Kate Hinds is an Associate Producer for WNYC News. She also reports for WNYC and Transportation Nation, a public radio reporting project that combines the work of multiple newsrooms to provide coverage of how we build, rebuild and get around the nation.
Feds: One Year of Car Crashes Cost the U.S. $871 Billion
Thursday, May 29, 2014 - 10:28 AM
The National Highway Traffic Safety Administration says one year of traffic crashes costs $277 billion in direct economic losses and another $594 billion in harm from the loss of life and pain from injuries.
"No amount of money can replace the life of a loved one, or stem the suffering associated with motor vehicle crashes," said U.S. Transportation Secretary Anthony Foxx. "While the economic and societal costs of crashes are staggering, today's report clearly demonstrates that investments in safety are worth every penny used to reduce the frequency and severity of these tragic events."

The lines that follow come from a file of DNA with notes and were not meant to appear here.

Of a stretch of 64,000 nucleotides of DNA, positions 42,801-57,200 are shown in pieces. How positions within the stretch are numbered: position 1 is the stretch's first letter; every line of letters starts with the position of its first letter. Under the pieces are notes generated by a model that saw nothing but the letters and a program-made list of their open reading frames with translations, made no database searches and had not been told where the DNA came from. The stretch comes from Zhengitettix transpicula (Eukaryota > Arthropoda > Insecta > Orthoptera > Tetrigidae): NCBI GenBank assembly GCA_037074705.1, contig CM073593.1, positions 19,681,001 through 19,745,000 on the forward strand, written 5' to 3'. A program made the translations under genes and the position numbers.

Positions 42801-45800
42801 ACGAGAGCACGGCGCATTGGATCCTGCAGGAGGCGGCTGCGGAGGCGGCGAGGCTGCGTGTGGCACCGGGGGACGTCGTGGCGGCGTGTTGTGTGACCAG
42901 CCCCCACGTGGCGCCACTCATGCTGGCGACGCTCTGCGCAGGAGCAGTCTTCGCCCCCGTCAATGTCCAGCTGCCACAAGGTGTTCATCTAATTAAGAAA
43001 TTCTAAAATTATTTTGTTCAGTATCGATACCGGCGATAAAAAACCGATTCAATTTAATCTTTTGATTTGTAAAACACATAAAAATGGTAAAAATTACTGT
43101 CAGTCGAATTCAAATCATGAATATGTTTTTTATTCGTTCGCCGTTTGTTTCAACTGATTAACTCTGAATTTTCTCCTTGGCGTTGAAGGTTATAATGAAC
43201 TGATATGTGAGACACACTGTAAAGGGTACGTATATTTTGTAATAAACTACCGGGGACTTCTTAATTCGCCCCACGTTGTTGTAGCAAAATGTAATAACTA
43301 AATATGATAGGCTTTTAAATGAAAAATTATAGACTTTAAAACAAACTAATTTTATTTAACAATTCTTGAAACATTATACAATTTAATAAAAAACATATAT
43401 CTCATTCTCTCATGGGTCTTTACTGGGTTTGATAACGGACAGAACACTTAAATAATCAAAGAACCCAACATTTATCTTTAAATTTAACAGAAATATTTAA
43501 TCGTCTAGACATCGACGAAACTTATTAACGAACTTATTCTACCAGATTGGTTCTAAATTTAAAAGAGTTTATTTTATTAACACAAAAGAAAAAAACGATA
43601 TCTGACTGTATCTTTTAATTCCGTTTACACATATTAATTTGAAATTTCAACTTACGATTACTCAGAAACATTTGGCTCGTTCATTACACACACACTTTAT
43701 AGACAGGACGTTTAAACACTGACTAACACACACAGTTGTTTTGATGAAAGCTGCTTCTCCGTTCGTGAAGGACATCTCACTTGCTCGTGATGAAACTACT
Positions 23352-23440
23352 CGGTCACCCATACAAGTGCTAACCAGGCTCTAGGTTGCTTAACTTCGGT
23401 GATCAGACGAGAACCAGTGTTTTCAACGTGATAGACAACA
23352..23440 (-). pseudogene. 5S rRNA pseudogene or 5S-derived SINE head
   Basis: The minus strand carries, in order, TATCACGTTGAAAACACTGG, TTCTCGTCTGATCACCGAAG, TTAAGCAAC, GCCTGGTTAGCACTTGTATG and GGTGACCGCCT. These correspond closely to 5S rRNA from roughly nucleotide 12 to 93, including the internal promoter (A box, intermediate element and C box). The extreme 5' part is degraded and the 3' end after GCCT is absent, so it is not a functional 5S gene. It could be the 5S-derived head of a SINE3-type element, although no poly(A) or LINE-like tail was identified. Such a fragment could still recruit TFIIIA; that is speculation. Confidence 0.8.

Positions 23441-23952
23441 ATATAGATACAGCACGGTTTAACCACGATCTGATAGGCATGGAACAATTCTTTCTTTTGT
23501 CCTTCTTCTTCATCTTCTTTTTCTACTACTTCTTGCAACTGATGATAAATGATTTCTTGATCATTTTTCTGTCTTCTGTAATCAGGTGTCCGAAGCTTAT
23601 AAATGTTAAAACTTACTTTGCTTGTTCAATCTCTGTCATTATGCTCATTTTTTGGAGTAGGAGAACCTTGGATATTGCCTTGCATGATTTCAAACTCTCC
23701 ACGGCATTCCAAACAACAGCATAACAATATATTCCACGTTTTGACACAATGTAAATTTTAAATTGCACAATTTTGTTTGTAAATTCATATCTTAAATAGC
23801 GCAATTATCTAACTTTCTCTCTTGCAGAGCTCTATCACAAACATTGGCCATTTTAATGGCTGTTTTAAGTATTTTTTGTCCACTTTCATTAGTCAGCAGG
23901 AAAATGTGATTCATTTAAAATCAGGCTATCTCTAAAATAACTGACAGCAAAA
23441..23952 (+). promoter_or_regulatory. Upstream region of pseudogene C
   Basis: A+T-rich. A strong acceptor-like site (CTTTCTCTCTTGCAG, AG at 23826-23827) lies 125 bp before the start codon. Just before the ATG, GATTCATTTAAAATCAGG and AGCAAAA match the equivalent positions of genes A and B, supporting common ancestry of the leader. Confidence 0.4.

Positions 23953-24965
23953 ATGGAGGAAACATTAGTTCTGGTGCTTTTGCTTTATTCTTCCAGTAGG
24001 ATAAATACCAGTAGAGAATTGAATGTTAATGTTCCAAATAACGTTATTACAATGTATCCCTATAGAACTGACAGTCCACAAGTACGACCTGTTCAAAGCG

The new study, which was released Thursday, calculated the price tag stemming from the 32,999 fatalities, 3.9 million non-fatal injuries, and 24 million damaged vehicles that took place in 2010. According to NHTSA, it's equivalent to 1.9 percent of the $14.96 trillion Gross Domestic Product for that year.
NHTSA says crashes involving drunk driving, speeding or distracted driving accounted for over a half of the total cost.
Read the full study here.
So far this year, 96 people have been killed in car crashes in New York City. TN is tracking them here.